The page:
Rhiannon’s name is familiar to many, but what is definitively known about the figure herself is obscure. Discussing Rhiannon requires a bit of complexity for a couple reasons: 1) She has been reinvented in modern times by practitioners of Wicca and other Neopagan faiths, and 2) Tangible evidence about her was likely destroyed at various points in Welsh history.

So, let’s start with what we do know. She is associated with horses. She is beautiful, clever, charming, and regal. She possesses magical qualities. Though her name appears to be derived from Rigantona, the ancient Celtic goddess whose name meant Great or Divine Queen, it is unclear whether Rhiannon was worshipped as a goddess in ancient or medieval Wales. As mentioned, some modern faiths do worship her as a goddess. To that end, an argument could be made that she is depicted in three aspects, like the Triple Goddess recognized both in modern and ancient times: Maiden, Mother, and Crone. One thing is clear: the more one reads about Rhiannon, the more fascinating she is.

Her connection to horses is demonstrated in the First Branch of Y Mabinogi. Her first appearance is riding a white horse near a barrow, where she is trying to capture the attention of Pwyll, King of Dyfed (Southern Wales). Later, after she gives birth to Pwyll’s son, the child disappears in mysterious circumstances on May Eve and reappears at the doorstep of a man who has just saved a foal from a monster. Rhiannon’s child grows up to be the hero Pryderi. Meanwhile, no one at Rhiannon’s court has knowledge of what happened to Pryderi, and she is accused of killing and eating him. Part of her punishment is to offer to carry court guests on her back (like a horse). She is so charming that hardly anyone accepts the offer.

Although never explicitly referred to as goddess within The Mabinogion, Rhiannon does possess mysterious magical qualities. Some characters in these stories are clearly mortals who experience supernatural events, and others are very clearly from the Otherworld, but Rhiannon’s origins are unclear. Her appearance near a barrow suggests she could have arrived from the Otherworld, but later in the same tale, she is seen at her home in an earthly court with a mortal father. In that first appearance, she rides her horse at a walking pace, yet no rider can catch up to her, no matter how fast the horse. She also possesses what Dungeons and Dragons players will recognize as a bag of holding—a bag which can hold an infinite amount of material—and she uses the bag to cleverly get out of an undesirable betrothal. There is also the matter of Rhiannon’s long lifespan and the quick rate of her son’s growth into adulthood. Finally, Rhiannon’s birds can sing so sweetly as to wake the dead or put the living to sleep. So while it is unclear whether Rhiannon originated from the Otherworld or is a goddess, she is not a mere mortal.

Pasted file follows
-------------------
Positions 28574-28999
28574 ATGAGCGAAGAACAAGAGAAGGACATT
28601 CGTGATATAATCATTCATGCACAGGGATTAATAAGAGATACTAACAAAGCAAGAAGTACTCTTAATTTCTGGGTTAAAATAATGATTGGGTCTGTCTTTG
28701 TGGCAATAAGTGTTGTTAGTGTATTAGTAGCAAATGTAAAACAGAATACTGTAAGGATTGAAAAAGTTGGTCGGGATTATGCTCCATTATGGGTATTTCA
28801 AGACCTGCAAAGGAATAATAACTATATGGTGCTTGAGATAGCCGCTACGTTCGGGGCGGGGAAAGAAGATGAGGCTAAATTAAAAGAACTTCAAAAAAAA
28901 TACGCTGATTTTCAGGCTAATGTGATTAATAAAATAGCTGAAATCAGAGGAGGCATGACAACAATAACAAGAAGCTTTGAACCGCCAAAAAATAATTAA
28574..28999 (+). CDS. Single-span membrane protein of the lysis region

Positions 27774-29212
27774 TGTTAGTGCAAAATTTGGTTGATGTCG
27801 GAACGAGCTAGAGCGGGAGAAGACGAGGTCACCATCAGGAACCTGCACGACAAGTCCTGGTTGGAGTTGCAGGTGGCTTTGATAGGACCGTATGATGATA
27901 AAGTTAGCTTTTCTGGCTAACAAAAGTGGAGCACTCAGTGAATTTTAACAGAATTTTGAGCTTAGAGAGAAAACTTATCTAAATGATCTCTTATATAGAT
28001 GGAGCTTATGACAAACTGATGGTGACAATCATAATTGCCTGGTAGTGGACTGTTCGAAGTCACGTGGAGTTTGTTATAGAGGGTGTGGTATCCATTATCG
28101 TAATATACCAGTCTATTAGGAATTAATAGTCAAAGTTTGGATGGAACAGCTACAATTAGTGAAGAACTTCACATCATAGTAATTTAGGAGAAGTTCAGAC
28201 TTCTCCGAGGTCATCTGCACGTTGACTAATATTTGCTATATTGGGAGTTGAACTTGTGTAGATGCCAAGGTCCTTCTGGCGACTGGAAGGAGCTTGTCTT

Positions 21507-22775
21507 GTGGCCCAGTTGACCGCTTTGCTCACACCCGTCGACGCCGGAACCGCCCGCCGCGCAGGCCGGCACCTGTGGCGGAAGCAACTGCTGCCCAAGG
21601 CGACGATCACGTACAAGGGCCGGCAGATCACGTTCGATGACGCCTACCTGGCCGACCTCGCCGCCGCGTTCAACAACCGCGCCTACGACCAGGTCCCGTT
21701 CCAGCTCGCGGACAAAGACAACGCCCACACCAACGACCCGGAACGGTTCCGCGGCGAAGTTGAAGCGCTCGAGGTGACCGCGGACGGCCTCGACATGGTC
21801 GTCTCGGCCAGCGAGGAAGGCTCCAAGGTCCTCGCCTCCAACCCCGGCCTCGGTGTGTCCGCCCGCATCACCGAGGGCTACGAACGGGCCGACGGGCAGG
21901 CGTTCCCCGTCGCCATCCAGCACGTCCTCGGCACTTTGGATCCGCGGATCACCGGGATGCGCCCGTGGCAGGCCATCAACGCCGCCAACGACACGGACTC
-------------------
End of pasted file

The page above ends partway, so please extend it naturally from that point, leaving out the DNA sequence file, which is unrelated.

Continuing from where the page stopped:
Finally, there is textual evidence within Branches One through Three of Y Mabinogi that supports a view of Rhiannon as a triple goddess; that is, a goddess presenting as Maiden, Mother, and Crone. In the First Branch, she is a beautiful and cunning maiden who stays true to Pwyll even before they are married. She then weds him and becomes a mother to Pryderi, a connection that continues in the Second Branch and shows her graciousness and protective nature. In the Third Branch, Rhiannon is past child-bearing years. The tale is set in a land that has become desolate from a curse, so parallels can be drawn to death and transition. Whatever Rhiannon’s original purpose, it is clear she held great importance in Welsh culture.

Unbelievable by Kristina May explores the Mother aspect of Rhiannon as presented in the First Branch of Y Mabinogi. Here, Rhiannon is framed for an act she didn’t commit and accepts her punishment graciously. In this reimagining of the tale, lawyer Ericka Burke finds herself in a similar situation. Will anyone believe her side of the story?

Directed by Lana Palmer
Staged Reading on November 13, 2019 at The EXIT Theatre

Emma Attwood (Rhiannon)

Helen Kim (Alyssa)

Jenn Lucas (Stage Directions)

Alex Mechanic (Lena)

Sarah Hadassah Negron (Ericka)

Valmina May is a second generation filipinx-american writer, editor, and actor. They live in Oakland with their husband, cat, dog, and three redwood trees. Valmina is thrilled that this is their first year writing for the festival. Their first-ever play was written at roughly age 11 and performed in their living room, as well as the living rooms of other neighborhood children. It received several standing ovations and featured such iconic moments as Darth Vader yelling at the Pillsbury Doughboy. They worry that they may have peaked then.

In addition to freelance writing and editing, Valmina is a regular ensemble member of Oakland Classical Theatre Company and has appeared in webseries such as Blatantly Bianka. Valmina also began a YouTube channel, Mucking About the Mabinogion, while researching for this project. Their first experience with the festival was in 2018 as an actor where they performed as various iterations of Cleopatra, the filipino warrior queen Urduja, and the Greek/Roman goddess Psyche, in addition to reading stage directions. Valmina has never listened to the Fleetwood Mac song “Rhiannon.”